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EXCERPT: (Avery's point-of-view):
My mind retraces the past few months, all the conversations Tyler and I have had, the words we’ve said and haven’t said, all stemming from one incident, one day. And then I’m thrown back to that afternoon, back into the ocean and the cold, roiling waves. I feel them around me, tossing me this way and that, pounding over my head like a stampede of wild horses. I feel the salt stinging my eyes and see the abyss below me in the moment I dove under to find the boy. I saw him there, motionless and suspended in the deep, just out of reach.
Just out of reach.
My face feels hot, and I can’t breathe. But I keep my panic cloaked beneath my skin. A violent earthquake rattles my insides, but I tense my muscles, holding it in, restraining it, refusing to let it show. I dig my nails into my arm, anchoring them there, anchoring me into stillness, and I focus all my attention on the present physical pain in my arm.
Kai’s hand reaches for mine. His touch stills my insides, draws out the tremors as though they’re water and he’s a sponge.
Praise for the Book:
“Vividly imagined, this novel is the perfect mix of modern love story and literary fiction. One brimming with genuine emotion that had me re-reading passages simply because they were too beautifully written to experience just once.” --Julie N. Ford, author of With No Regrets
“This book is not only an engaging and satisfying supernatural romance, but also a beautiful story about life, death, and the gray places in between.” --E.B. Wheeler, author of The Haunting of Springett Hall
"This is one of those stories that stays with you long after the closing scene. It was beautifully imagined and vividly written and I absolutely loved it!” --Teresa Richards, author of Emerald Bound
Guest Post: Facing my Fears in the Name of Book Research
I’m going to tell you something about myself: I love the ocean. And I’m terrified of it. I love strolling along the beach, watching and listening to the waves roll in. I love the feel of the water as it washes over my feet and then drags me, inch by inch, out to sea. I love stepping into the waves and then moving deeper, feeling the tug and pull of that majestic and powerful thing that is the sea. But as soon as I can’t feel the sand beneath my feet, I panic. My imagination offers up all kinds of terrifying suggestions of what creatures are lurking beneath me, or how far the sea floor is from my feet.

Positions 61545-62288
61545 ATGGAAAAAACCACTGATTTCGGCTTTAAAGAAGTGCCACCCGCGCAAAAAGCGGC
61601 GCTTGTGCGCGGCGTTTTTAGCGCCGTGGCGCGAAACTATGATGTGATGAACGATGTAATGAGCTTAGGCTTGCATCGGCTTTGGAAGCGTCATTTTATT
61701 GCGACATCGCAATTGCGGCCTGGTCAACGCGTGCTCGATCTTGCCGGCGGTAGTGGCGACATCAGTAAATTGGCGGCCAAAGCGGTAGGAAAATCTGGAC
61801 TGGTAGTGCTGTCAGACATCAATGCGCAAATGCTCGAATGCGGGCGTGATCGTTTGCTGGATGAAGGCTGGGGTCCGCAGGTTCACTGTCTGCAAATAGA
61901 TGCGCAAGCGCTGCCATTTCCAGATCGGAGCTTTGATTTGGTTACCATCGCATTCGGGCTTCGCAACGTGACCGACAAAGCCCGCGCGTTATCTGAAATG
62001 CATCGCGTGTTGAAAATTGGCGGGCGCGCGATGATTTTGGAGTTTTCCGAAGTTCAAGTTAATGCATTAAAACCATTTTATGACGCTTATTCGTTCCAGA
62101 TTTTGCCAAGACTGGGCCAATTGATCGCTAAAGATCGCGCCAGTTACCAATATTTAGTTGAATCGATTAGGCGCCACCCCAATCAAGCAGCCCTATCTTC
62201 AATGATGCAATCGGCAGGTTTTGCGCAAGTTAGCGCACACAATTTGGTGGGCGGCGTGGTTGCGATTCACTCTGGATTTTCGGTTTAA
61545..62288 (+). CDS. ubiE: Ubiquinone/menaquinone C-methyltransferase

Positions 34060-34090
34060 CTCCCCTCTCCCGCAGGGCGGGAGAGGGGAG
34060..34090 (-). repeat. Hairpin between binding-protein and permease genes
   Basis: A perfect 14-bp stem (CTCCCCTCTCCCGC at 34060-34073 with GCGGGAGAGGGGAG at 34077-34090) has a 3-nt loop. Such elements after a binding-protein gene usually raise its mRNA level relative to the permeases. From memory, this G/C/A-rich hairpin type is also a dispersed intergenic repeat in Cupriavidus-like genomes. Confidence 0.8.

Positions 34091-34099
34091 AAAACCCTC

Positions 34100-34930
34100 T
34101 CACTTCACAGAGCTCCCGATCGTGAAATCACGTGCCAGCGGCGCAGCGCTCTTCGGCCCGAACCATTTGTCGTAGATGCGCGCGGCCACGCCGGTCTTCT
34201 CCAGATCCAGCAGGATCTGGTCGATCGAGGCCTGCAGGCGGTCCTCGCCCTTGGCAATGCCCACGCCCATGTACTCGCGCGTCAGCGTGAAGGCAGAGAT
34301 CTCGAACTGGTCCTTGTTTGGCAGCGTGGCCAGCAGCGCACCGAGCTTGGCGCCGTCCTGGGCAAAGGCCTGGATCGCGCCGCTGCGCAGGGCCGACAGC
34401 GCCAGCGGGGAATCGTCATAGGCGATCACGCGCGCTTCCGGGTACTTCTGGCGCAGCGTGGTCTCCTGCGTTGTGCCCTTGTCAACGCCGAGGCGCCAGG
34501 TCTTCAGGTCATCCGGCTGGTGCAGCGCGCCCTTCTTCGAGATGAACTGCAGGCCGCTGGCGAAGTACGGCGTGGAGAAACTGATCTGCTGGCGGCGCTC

Despite this fear, I knew that if I was going to write a book about a surfer, I needed to try surfing. So one December afternoon when I was on vacation near Avila beach, I squeezed into a wetsuit (the Pacific is COLD in December), and carried my borrowed surfboard into the waves. I’d watched a bunch of YouTube surfing lessons beforehand and practiced “popping up” on the sand, so in theory, I knew the basics.
As I paddled out past the breakers though, I wasn’t thinking about how to choose the right wave or where to put my feet or how fun this would be. All I could think about was where the shark might be. Every time I dipped my arm in the water, I practically expected it to get chomped off by a three-foot-wide mouth full of razor-sharp teeth. Sure, there was only a 1 in 3.7 million chance that I’d be attacked, but the sharks would smell my fear and single me out, right?
Well, I finally made it past the breakers, and that’s when I paused for a minute and told myself to chill out. I’d made it this far, and I was going to surf, and I was going to have fun. And if I got eaten by a shark, at least I would die knowing that I was brave enough to face my fears. I looked out to sea at the set of waves that was moving toward me. I studied their shape and paddled over to where the swell would be the fullest. Then I turned my board shoreward while recalling all those surfing tips. When I felt the wave begin to swell beneath me, I paddled as hard as I could, then popped up to my feet.
I was standing! I was SURFING!
And then a few seconds later I biffed it and learned what it was like to have my sinuses cleaned out with saltwater. But I didn’t care, because I had surfed. I knew what it felt like now, and it was AMAZING. But even more amazing was knowing that I’d overcome a fear so that I could experience something new.
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